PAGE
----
The Albemarle County Board of Supervisors has directed planning staff to find out whether the county could obtain federal and state funding to operate its own bus system.
“What I’ve heard is that the county could be a recipient of funding from the [federal government] on its own,” Supervisor Ann H. Mallek said Wednesday. “There’s more to be learned, so I would like to know if that is true, and then how that is accomplished.”
Supervisors have been searching for ways to expand transit service within Albemarle’s urban ring.
In the current fiscal year, the county contributed $1 million to Charlottesville Area Transit’s annual budget of $7.2 million. CAT is a division of the city’s public works department.
Mallek, a member of the Charlottesville Albemarle Metropolitan Planning Organization’s policy board, said she wants a staff briefing on possible ways the county could offer its own transit alternative.
“I think that there are ways the county can act and do more with transit itself, but I don’t know what they are,” Mallek said. “I’d like to find out more … before we have another meeting with our neighboring jurisdiction.”
Albemarle supervisors will hold a joint meeting with City Council on Feb. 16. The two bodies were to have met Thursday, but the meeting was postponed.
“We’ll be more effective at our joint meeting if we know what we’re talking about,” Mallek said.
Supervisors and city councilors are expected to hear a presentation from Chip Boyles, the executive director of the Thomas Jefferson Planning District Commission. That agency has been studying ways that CAT can work better with other area transit agencies such as the University Transit System and JAUNT.
Boyles said Thursday that he believes Albemarle would be eligible for federal funding but that the Virginia Department of Rail and Public Transportation would have the final say.
“There would require much work to determine how two urban systems could be divided if overlapping service areas occurred,” Boyles said. “The regional study will address a number of these areas and offer recommendations for immediate and longer-term action.”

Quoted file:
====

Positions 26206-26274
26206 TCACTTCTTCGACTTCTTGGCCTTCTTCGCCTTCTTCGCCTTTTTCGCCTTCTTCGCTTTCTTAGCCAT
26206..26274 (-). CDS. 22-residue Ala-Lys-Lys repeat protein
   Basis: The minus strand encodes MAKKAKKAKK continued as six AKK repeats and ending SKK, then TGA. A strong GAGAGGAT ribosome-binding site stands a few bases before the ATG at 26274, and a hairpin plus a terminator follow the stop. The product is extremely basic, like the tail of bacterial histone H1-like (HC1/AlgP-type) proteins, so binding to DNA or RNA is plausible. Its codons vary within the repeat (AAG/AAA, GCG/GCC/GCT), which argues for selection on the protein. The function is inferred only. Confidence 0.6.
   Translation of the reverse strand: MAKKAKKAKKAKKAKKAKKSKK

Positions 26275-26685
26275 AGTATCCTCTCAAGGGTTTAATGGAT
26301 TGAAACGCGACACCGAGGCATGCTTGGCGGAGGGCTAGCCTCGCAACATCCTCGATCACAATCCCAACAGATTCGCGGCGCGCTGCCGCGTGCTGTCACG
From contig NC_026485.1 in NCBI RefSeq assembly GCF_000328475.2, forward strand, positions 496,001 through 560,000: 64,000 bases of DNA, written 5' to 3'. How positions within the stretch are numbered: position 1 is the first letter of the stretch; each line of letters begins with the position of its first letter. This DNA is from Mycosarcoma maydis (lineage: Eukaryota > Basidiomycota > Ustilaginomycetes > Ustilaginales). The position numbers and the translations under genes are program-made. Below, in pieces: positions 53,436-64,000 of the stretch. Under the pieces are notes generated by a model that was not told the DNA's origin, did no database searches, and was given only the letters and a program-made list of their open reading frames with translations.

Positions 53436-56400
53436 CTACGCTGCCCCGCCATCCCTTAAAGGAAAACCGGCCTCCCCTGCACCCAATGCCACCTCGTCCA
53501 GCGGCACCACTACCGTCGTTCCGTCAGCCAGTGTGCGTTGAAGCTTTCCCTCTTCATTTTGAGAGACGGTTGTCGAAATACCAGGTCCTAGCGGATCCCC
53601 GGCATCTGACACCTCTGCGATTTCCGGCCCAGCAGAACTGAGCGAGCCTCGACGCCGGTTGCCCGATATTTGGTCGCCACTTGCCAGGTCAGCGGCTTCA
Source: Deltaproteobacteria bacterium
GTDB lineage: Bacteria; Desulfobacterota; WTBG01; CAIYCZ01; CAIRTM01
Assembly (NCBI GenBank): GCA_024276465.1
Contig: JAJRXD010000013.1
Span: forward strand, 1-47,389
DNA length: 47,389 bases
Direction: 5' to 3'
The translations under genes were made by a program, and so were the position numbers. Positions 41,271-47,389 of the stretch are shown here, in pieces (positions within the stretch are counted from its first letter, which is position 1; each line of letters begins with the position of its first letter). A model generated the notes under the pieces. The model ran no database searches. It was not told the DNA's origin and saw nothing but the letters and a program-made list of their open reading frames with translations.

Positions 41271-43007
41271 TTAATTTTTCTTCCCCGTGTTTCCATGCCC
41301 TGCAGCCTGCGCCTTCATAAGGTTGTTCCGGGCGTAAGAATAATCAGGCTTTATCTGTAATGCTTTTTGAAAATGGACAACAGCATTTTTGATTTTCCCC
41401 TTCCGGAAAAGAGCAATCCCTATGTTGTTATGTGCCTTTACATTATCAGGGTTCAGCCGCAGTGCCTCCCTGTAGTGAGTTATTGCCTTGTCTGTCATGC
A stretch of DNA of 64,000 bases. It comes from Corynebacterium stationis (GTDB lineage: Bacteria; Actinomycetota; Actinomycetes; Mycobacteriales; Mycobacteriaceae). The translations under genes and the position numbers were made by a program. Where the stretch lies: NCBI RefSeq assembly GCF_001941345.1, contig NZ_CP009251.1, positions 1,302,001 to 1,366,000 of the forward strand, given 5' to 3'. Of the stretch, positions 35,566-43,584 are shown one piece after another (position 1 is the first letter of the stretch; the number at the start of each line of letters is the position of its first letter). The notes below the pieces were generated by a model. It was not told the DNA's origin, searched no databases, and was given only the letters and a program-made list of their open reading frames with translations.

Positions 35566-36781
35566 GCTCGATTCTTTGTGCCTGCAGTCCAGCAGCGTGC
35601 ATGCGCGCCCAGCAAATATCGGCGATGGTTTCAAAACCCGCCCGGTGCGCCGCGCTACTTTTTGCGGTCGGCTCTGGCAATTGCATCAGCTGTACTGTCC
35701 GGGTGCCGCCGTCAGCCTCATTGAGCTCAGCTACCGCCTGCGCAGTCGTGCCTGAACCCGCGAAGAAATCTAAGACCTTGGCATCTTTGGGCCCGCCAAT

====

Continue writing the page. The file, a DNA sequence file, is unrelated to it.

Supervisor Brad Sheffield is the executive director of JAUNT, an agency that recently launched commuter service between Hollymead Town Center and downtown Charlottesville via the University of Virginia. The agency is exploring creating a commuter service for Crozet.
The county contributed $1.5 million to JAUNT in the current fiscal year.
Sheffield urged his colleagues to articulate exactly what they want out of a transit service.
“I think that would give staff better direction,” Sheffield said.
Sheffield said he would recuse himself from any decisions involving the county paying for additional transit due to a conflict of interest.
Supervisors and councilors met twice in 2008 to discuss creating a joint regional transit authority and agreed to work toward legislation to allow for the formation of the authority, as well as a dedicated sales tax increase to pay for its operations. The General Assembly passed a bill allowing for the authority but declined to allow the community to hold a voter referendum on the merits of a tax increase.
Without a dedicated funding source and in the midst of a declining economy, the council and the board opted to shelf the idea.
Sheffield said a report produced at the time by the firm Vanasse Hangen Brustlin could be updated.
“If the board wants to focus on economic development, then we have to inform our planners about the way transit needs to connect people to jobs,” Sheffield said. “That study did that. It identified where our employment centers are, as well as our population centers.”
Chairwoman Diantha McKeel recently read the VHB report.
“Light bulbs just started going off for me, and it actually mentioned specific areas that are very much like ours that had done exactly what we were talking about doing,” McKeel said.
“We might get some money, but the question is, if we had to take over county routes, would it be enough to continue the routes,” Foley said.
Foley will step down at the end of the month to become the administrator of Stafford County.
“There probably needs to be more discussion about the concerns you have with the current transit system,” Foley suggested.